Mild includes –edematous and interstitial pancreatitisSevere includes-necrotising,haemorrhagic,suppurative pancreatitis
premature activation of pancreatic enzymes leading to autodigestion of the pancreatic parenchyma and peripancreatic tissuesextensive interstitial fat necrosis, necrotizing vasculitis with occlusions and thrombosis of small feeding arteries and draining veins, areas of hemorrhage, and devitalized pancreatic parenchymaCytokines interleukin (IL)-1, tumor necrosis factor (TNF), and plateletactivating factor organ dysfunction
increased amylase: sensitive but not specificincreased lipase: > sensitivity and specificity – and stays elevated longer
pancreatic enzymes amylase and lipase, while useful diagnostic indicators, have no role in the assessment of disease severityurinary trypsinogen activated peptide levels has recently been shown to be promising in identifying patients with severe pancreatitiscorrelates directly with premature activation of trypsinogenmethemalbumin hemorrhagic pancreatitis pancreatic ribonuclease necrotic tissue.IL-6 and phospholipase A2 Concentrations and the clinical severity of pancreatitis
The presence, volume, and color of aspirated intraperitoneal fluid has beenused as an indicator of the severity of anattack of acute pancreatitis
Glasgow original or modified system
Necrosis appears as nonenhancement of the pancreas considered significant,when more than 30% of the gland is affected,on CECT or an area larger than 3 cm is present
increased gastrocolic separation in the left upper quadrant (region marked by stars). This separation between the stomach and the transverse colon is consistent with a fluid collection in the lesser sacCOLON CUT OFF SIGN: is paucity of gas distal to the splenic flexure caused by functional colonic spasm secondary to spread of the pancreatic inflammation into the phrenocolic ligament.SENTINAL LOOP: A mildly dilated ,gas-filled segment of small bowel with or with out air fluid levels is seen.ABDOMINAL FAT NECROSIS SIGN: presence of innumerable mottled radiolucencies and ill defined densities scattered over large areas of upper abdomenGas-less abdomen: multiple loops of fluid-filled bowel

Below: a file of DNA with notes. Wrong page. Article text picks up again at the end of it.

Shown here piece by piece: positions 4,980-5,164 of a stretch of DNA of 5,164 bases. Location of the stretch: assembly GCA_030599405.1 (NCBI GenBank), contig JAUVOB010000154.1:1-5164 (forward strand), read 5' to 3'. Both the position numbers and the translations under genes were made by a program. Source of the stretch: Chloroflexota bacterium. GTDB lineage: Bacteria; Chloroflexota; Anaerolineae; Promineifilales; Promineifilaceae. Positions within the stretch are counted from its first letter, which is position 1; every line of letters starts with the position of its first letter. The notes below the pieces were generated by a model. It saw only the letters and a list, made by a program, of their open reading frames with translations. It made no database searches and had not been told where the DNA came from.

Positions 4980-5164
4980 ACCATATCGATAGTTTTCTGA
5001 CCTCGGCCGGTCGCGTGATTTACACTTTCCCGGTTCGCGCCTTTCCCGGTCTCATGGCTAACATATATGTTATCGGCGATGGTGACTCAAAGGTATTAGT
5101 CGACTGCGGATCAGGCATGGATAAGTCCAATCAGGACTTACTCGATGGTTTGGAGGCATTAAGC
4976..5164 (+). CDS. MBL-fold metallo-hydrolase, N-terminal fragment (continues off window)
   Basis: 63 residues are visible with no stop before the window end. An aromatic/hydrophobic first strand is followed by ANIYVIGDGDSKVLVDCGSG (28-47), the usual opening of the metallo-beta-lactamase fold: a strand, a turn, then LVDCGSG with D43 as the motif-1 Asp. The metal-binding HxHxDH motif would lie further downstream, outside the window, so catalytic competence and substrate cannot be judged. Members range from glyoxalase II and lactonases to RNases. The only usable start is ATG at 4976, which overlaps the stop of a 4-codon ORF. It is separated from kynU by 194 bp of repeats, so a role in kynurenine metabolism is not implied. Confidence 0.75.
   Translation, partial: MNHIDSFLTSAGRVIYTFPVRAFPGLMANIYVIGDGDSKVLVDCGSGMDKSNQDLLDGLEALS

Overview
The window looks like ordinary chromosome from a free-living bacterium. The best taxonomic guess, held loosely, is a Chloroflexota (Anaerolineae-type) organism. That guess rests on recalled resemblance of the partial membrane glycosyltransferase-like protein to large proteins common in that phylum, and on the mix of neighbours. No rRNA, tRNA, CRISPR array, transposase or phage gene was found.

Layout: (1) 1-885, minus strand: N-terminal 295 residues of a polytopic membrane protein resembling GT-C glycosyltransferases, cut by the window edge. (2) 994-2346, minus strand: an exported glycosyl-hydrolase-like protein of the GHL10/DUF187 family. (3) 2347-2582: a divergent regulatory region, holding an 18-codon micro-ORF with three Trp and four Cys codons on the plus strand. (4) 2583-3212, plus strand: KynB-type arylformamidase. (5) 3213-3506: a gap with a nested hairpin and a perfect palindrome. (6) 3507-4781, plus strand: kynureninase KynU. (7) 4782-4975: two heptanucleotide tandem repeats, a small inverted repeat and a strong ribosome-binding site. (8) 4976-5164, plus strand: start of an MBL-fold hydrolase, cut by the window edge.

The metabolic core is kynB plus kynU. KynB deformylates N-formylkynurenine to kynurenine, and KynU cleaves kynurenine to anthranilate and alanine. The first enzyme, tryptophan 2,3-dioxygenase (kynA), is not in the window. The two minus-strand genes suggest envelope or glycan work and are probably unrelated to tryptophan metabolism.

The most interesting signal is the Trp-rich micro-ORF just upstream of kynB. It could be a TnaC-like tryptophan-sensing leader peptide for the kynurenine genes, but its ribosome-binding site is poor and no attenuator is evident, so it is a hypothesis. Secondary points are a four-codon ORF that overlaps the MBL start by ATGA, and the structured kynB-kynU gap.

Spiculated appearance of posterior wall of stomachEnlargement of duodenal sweep, atony, thickened irregular spiculated mucosal folds.Poppel’s Papillary Sign-enlargement of papilla of vaterFrostberg’s Sign- Inverted configuration of duodenal loopInduration of root of mesentery may compress 3rd duodenal segment leading onto proximal dilatation.
Compression scanningLeft lateral decubitus position view the rightmost portion of the pancreas and the distal (ampullary) pancreatic and bile ducts may also be useful, especially to see the left part of the body and more central tail.Right anterior oblique position and scan through the waterfilledstomach for tail Right lateral decubitus position coronal imaging of pancreatic tail through the spleen and left kidneyScanning during a Valsalva maneuveroral water or contrast administrationColor Doppler sonographycan reveal the splenic artery and vein, facilitating identification of the tailPosition the transducer to the right of the midline and angle “down the barrel” (longitudinal axis) of the pancreatic body and tail